Every October around 30 Hoosiers come together in the middle of a forest near Trafalger, Ind., for a four-day nature experience. The group spends the cool fall days hiking under a canopy of brightly colored leaves. Some are city slickers and others have spent their entire lives in the country, but they're all there for the same reason. They are learning how to manage their forests to provide a better home for wildlife and to enhance timber growth.
This hands-on approach to forest management has been a hit with landowners. Since its inception in 2001, the Indiana Coverts Program has trained more than 80 forestland owners and managers who control more than 11,000 acres of Indiana forestland. A partnership among Purdue Extension, the Ruffed Grouse Society, the National Wild Turkey Federation and the Indiana Department of Natural Resources, the coverts program teaches landowners about wildlife and forest management practices so they can improve their woodlands and share their knowledge with others.
Seventy-six percent of Indiana 's forestland is in private hands, so management is key both to the state's economy and the health and future of wildlife. "Nine out of 10 timber harvests by private landowners are conducted without any long-term management goals in mind," says Brian MacGowan, Purdue Extension wildlife specialist and coordinator of the Indiana Coverts Program. "A lot of our forests aren't managed to their full potential.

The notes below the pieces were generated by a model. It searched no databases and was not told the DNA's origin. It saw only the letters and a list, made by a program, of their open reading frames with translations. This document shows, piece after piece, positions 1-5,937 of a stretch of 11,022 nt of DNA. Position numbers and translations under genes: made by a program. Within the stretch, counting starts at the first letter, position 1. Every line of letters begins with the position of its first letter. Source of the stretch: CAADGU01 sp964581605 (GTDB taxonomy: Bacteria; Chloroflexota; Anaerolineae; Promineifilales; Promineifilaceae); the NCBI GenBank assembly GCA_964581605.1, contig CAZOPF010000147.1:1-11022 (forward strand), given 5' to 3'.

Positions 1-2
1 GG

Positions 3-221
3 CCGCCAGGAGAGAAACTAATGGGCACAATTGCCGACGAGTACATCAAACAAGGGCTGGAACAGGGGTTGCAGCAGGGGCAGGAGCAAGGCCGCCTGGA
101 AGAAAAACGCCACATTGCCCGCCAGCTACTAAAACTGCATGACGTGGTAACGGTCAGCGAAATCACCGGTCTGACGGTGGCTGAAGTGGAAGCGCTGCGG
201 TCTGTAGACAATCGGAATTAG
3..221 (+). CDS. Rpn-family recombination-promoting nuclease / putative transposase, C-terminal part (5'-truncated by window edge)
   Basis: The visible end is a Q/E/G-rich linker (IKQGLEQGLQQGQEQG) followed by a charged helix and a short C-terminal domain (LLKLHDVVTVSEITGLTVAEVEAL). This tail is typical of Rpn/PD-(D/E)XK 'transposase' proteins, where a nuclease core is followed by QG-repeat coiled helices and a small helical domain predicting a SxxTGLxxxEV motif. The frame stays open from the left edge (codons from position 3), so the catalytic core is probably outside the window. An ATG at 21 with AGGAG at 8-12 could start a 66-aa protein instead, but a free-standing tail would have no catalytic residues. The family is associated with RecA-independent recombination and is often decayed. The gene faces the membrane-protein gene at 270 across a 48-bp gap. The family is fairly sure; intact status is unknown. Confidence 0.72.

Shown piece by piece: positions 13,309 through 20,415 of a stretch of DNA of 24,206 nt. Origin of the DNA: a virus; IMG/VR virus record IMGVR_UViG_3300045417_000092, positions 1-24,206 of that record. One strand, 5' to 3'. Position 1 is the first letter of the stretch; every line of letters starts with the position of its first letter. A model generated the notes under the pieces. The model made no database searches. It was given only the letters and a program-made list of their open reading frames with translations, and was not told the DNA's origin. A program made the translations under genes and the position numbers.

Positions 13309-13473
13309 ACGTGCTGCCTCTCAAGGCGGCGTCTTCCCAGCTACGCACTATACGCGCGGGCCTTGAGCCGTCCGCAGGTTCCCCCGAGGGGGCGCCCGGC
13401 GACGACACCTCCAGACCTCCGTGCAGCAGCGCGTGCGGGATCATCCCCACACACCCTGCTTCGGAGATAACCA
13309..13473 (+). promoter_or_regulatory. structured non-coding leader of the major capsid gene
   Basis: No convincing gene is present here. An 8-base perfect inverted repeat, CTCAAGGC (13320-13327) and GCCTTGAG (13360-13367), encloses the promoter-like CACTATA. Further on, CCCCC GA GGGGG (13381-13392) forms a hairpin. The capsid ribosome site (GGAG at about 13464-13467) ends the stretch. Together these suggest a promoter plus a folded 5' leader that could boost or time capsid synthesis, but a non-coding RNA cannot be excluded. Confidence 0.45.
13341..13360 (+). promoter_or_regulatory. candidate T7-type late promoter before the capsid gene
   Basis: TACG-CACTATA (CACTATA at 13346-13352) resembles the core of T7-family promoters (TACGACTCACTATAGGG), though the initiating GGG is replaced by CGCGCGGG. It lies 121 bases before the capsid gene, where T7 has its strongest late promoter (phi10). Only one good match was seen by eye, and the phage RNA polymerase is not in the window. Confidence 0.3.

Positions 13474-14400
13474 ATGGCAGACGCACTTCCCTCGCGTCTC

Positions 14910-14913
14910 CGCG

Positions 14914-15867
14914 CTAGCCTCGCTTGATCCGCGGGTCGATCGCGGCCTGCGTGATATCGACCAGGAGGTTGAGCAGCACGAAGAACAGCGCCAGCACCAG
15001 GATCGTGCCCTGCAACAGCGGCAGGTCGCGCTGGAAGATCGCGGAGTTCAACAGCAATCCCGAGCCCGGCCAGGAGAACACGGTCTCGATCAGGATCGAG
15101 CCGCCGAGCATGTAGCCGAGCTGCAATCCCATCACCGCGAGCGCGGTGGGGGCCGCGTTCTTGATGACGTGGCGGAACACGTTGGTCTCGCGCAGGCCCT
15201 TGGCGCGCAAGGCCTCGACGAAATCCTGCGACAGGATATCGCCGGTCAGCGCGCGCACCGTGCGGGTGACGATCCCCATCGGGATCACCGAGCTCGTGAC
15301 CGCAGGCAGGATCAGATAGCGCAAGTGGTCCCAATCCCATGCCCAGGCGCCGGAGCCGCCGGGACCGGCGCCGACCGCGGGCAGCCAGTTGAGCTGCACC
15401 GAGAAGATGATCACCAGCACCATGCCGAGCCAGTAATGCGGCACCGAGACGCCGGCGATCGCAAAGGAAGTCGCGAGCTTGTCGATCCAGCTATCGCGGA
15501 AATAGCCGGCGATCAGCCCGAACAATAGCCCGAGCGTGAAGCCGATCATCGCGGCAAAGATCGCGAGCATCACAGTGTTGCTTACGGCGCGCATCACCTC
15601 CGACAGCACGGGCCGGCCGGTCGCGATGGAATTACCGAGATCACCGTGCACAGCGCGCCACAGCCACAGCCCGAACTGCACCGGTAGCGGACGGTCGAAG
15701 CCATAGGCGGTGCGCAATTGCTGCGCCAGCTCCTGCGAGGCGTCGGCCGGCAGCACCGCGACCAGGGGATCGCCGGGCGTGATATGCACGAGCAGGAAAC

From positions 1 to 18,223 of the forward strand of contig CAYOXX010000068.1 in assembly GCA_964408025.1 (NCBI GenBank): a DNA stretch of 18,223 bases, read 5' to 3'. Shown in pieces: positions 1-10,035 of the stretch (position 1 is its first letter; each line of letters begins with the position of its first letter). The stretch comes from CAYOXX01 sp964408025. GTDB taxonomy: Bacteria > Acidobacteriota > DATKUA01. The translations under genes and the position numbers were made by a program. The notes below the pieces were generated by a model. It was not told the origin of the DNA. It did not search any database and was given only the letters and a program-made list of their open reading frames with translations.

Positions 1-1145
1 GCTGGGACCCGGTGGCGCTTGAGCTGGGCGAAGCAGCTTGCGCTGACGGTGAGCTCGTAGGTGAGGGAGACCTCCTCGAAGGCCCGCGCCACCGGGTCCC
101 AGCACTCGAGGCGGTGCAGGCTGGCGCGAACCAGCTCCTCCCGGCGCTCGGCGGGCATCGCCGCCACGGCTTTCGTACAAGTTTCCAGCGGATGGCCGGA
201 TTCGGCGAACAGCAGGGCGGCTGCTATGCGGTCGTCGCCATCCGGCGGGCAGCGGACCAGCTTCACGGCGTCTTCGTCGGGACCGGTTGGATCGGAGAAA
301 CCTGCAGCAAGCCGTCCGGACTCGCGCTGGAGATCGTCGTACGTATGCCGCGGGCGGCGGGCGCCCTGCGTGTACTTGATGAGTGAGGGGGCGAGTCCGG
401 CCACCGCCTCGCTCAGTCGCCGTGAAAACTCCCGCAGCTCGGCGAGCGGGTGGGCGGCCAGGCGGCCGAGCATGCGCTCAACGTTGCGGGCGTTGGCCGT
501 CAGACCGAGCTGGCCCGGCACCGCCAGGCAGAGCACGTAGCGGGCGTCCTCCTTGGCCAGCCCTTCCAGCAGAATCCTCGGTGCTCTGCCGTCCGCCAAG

"Natural disturbances in forests, such as fires, have been minimized," he says. "But some wildlife species, such as the ruffed grouse and American woodcock, depend on disturbed habitats and will suffer without them. Timber management can provide these necessary disturbances. The key is that the disturbances need to be relatively large. Cutting a tree here and there doesn't create the young, dense forest stands required by these species."
helps landowners improve habitats for wildlife, including
game birds like ruffed grouse. (Photo courtesy Ruffed
Creating a habitat friendly to wildlife was high on the list for Robert Woodling. The first thing he did after he attended the coverts program in 2003 was to walk his property. "I was looking for areas that I knew I needed to thin, especially for wildlife habitats," he says.
Woodling owns 100 acres of forestland in Monroe County near the Morgan-Monroe State Forest. "When I moved here, we had grouse, but, after the woods grew up, the grouse moved on," he says. "I wanted to see if I could get them to come back."
Through the coverts program, Woodling learned that grouse, game birds that nest on the ground, prefer young trees about 4 to 6 inches in diameter and spaced a little further apart than their wingspan, but not far enough apart that a hawk or an owl can come through. To achieve this balance, Woodling needed to take out some trees.
"I believe in not wasting anything and recycling everything and managing this forest so that when we're gone, the forest will be better off," says Woodling, who used timber harvested from his land to construct a barn. "This thinning is something that was necessary for wildlife. I've had three different harvests, and I'll probably have one more in my lifetime. What I'm doing now is trying to get the low-quality trees out and turn them into something useable."